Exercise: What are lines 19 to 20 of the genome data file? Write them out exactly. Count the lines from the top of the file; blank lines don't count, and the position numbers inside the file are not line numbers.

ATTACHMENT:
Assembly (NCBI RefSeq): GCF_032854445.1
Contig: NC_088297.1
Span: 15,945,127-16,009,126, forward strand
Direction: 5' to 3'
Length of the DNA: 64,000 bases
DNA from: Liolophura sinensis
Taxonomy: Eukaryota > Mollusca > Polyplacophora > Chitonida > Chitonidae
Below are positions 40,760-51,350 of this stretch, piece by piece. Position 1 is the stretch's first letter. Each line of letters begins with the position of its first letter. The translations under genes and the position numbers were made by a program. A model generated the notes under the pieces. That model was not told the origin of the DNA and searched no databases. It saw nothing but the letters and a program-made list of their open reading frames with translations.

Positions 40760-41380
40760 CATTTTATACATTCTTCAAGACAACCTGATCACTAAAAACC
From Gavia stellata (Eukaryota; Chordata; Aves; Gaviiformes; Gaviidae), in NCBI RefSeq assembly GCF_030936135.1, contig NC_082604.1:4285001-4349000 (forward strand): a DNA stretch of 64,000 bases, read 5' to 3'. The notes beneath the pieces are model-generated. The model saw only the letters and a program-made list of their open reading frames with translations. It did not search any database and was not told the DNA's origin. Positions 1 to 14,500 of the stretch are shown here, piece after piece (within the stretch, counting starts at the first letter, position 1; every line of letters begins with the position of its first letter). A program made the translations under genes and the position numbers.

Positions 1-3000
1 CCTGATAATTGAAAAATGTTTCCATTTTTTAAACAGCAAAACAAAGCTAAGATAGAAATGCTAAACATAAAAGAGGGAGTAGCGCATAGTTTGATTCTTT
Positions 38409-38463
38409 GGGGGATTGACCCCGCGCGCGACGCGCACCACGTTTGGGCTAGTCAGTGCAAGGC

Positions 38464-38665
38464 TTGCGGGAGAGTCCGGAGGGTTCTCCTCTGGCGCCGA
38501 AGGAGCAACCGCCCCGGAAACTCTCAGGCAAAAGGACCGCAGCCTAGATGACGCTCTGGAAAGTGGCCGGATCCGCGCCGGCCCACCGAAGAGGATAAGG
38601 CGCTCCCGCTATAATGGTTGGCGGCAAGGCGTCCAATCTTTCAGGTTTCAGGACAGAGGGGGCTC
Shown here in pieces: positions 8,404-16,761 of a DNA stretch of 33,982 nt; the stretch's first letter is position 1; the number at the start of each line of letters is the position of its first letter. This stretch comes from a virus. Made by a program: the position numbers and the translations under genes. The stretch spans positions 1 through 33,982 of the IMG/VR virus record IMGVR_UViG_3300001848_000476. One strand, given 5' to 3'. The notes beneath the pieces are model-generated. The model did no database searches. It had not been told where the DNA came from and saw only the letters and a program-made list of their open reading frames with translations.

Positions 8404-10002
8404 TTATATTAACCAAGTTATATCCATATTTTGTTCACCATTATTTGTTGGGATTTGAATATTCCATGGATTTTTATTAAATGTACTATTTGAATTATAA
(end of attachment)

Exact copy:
38601 CGCTCCCGCTATAATGGTTGGCGGCAAGGCGTCCAATCTTTCAGGTTTCAGGACAGAGGGGGCTC
Shown here in pieces: positions 8,404-16,761 of a DNA stretch of 33,982 nt; the stretch's first letter is position 1; the number at the start of each line of letters is the position of its first letter. This stretch comes from a virus. Made by a program: the position numbers and the translations under genes. The stretch spans positions 1 through 33,982 of the IMG/VR virus record IMGVR_UViG_3300001848_000476. One strand, given 5' to 3'. The notes beneath the pieces are model-generated. The model did no database searches. It had not been told where the DNA came from and saw only the letters and a program-made list of their open reading frames with translations.